The city of Owensboro’s neighborhood revitalization strategy area development plan is shifting its focus to the Northwest Neighborhood Revitalization Strategy Area.

NRSA is a Community Development Block Grant (CDBG) grantee-designated area targeted for revitalization. An NRSA is different from other local targeted areas in that the designation is reviewed and approved by the Department of Housing and Urban Development.

Prior to focusing on the Northwest NRSA, the city had completed the BaptistTown Neighborhood Redevelopment (2000-2004), the Old Germantown Neighborhood Redevelopment (2004-2010), the Mechanicsville Neighborhood Redevelopment (2010-2014) and most recently, the Triplett Twist District (2015-2020). Upon the completion of these projects, the city felt it was time to focus in on Northwest, said Abby Shelton, community development director.

“Every five years we have to submit a consolidated plan to HUD laying out what we are going to do with their money,” she said. “Within that plan, cities that receive these funds have an option to pick out a certain number of census tracks that that are statistically 51% low to moderate income. The Northwest neighborhood is a gateway and in the past, we have focused on the other neighborhoods surrounding downtown and this will round out the whole surrounding downtown area. This area has some of our oldest neighborhoods and with the way many structures were built, a major focus will be on architecture and history and how we can infuse life back into it. The goal is revitalization.”

The Northwest NRSA encompasses 367 acres, 1,083 parcels of property and is 69% residential, with 31% commercial, industrial and other public use properties.

The Northwest NRSA is generally bounded on the north by the municipal limits, Ohio River, West First Street, Ebach Street and Schroth Street; on the south by the north side of Fifth Street; on the east by Walnut Street and on the west by Ewing Road and Texas Avenue.

In all, the Northwest project includes 25 defined neighborhoods, including Baers, Baptist Town Estates, Burdette Addition, Chesterfield Court Addition, Dunphy’s Addition, Ewings, Fraysters Addition, Gilmour Place Addition, Glass Factory, Herrs, Homestead, Lancaster & Goff, Lock View, Lucas Place Addition, McCallister Place Addition, Nelson Place Addition, Paradise Garden, Phillip Edge, R. Monarchs Addition, River Crest Townhomes, Robert L Miller, Shelby’s Addition, Sinnet Addition, Taylor’s Addition and West Fourth Street.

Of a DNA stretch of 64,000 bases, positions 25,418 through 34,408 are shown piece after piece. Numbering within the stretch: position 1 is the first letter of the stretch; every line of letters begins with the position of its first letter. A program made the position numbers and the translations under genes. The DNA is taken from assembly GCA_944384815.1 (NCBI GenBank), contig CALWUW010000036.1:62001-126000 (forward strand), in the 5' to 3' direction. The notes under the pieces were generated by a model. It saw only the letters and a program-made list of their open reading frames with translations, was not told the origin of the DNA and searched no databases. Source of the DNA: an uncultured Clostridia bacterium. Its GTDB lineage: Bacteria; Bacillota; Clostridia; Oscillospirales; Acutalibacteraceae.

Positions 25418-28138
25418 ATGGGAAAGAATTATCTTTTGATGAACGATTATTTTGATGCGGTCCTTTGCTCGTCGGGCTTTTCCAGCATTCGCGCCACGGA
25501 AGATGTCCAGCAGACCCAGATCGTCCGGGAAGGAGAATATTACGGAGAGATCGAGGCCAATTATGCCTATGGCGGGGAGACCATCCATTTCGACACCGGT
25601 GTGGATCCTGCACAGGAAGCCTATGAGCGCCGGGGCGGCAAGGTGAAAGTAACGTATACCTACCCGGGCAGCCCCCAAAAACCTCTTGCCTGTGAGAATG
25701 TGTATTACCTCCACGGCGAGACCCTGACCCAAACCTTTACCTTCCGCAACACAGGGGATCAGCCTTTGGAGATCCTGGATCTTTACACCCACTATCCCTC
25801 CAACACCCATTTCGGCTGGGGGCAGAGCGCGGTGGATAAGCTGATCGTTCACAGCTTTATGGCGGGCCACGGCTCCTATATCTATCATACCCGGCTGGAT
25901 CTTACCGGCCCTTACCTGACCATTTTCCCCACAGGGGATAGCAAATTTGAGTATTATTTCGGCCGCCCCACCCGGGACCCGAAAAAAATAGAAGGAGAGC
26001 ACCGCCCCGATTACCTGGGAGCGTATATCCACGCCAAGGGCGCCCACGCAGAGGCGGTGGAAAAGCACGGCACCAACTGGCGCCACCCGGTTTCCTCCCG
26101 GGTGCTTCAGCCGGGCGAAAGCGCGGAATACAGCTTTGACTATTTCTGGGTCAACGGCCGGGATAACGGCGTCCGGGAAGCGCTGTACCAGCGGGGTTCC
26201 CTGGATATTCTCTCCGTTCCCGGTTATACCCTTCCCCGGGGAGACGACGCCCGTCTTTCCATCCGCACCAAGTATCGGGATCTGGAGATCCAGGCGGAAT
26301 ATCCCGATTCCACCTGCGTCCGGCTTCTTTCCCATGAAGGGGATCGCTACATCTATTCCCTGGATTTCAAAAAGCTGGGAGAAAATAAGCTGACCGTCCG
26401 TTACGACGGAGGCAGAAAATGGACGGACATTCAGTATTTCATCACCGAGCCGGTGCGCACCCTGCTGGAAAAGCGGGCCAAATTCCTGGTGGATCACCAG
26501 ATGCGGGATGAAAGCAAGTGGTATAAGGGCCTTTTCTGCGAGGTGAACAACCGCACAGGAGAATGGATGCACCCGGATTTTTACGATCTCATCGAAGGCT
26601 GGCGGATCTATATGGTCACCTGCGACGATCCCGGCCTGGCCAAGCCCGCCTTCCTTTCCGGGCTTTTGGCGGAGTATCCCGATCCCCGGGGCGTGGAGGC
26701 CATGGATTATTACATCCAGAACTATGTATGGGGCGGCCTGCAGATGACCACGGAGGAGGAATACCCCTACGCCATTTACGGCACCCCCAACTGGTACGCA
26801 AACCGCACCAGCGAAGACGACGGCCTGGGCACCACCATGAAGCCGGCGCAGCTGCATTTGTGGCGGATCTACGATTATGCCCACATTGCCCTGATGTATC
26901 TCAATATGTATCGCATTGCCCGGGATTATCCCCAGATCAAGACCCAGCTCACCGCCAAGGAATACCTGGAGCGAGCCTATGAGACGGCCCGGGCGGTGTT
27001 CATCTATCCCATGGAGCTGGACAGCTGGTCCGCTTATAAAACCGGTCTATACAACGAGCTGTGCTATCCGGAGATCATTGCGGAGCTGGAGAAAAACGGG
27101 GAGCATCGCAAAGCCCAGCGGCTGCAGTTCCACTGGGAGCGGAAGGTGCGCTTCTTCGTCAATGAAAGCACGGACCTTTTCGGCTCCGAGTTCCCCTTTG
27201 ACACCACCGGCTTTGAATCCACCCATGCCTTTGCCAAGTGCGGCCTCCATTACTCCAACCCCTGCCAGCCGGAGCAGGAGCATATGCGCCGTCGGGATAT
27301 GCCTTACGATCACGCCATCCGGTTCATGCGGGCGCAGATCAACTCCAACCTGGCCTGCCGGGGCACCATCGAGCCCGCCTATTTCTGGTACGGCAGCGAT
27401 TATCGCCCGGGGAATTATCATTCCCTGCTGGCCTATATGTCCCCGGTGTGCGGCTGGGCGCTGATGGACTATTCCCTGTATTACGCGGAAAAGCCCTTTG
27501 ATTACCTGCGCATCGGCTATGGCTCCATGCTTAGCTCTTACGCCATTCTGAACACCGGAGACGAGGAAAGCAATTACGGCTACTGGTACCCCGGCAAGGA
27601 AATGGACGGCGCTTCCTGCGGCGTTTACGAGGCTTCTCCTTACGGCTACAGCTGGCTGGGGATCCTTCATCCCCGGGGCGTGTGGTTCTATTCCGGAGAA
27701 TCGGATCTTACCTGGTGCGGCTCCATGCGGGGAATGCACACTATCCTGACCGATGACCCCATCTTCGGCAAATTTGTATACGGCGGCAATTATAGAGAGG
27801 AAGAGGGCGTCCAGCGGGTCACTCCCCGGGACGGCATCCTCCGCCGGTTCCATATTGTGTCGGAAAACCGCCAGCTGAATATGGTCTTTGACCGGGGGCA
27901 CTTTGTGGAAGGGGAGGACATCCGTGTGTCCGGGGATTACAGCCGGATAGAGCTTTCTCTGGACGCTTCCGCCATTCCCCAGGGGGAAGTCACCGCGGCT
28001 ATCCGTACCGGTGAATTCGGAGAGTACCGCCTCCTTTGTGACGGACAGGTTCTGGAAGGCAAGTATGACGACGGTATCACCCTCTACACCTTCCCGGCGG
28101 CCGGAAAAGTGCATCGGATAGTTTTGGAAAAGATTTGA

For this year, the project has $499,972 in its coffers and as the project develops into each subsequent year, the money will be used for residential rehab programs, commercial improvements, beautification improvement programs, safety improvements, property maintenance issues and home buyer/home ownership stabilization programs.

Part of the development of the programming and the city’s assessment of the area’s needs came through the identification of need via the Northwest NRSA Redevelopment Advisory Team made up area residents and business owners.

Major areas of need that the programming will focus on as identified by the team include uncertainties around recommending the area for residence, stagnant growth, safety issues, crime, drugs, lack of green spaces, lack of business opportunity, appearance and quality of housing stock, lack of affordable housing, lack of shopping facilities, poor street and alley maintenance, litter, lack of housing maintenance, lack of opportunity for new business, lack of community life, lack of yard maintenance, loitering and transients, and the Cadillac Motel.

The plan is extensive and the needs identified are equally so, but that is the purpose of the funding and the NRSA — to be able to not only focus on the needs of an area but bring citizens, nonprofits, and private entities and businesses into the fold to grow a community hand in hand, Shelton said.

“We will focus on things like down payment assistance for qualifying first-time homeowners,” she said. “Habitat for Humanity and our community housing development entities will also be involved in the process of revitalization. A major aspect and requirement of the program is to foster minority-owned businesses. For instance, there is a business facade grant which will allow owners to make needed improvements to the street facing forward face of their business, which is important given that it is a major corridor.”

It takes a village as the adage goes and in this kind of extensive project all parties are involved, she said.

“The way these projects function, it requires a mix of private investment as well,” she said. “It isn’t just the government. It is about involving the citizens that live and work in the community and allowing them to invest in their community without being overly burdened to do so. It is a process where the government and the citizens work in tandem to bring their communities to the standard that they want them to be and gives them a sense of ownership.”

The city has not received its agreement from HUD as of yet, but when it does, the process of informing the community about these programs will begin, she said.

“We are working on postcards to send out to the addresses in the area to let them know about the programming and how to find applications and apply,” she said. “We are also hoping to hold public meetings when we are allowed to hold them again, which so far we have not been able to do.”

Jacob Mulliken, 270-228-2837, jmulliken@messenger-inquirer.com

Jacob Mulliken, 270-228-2837, jmulliken@messenger-inquirer.com

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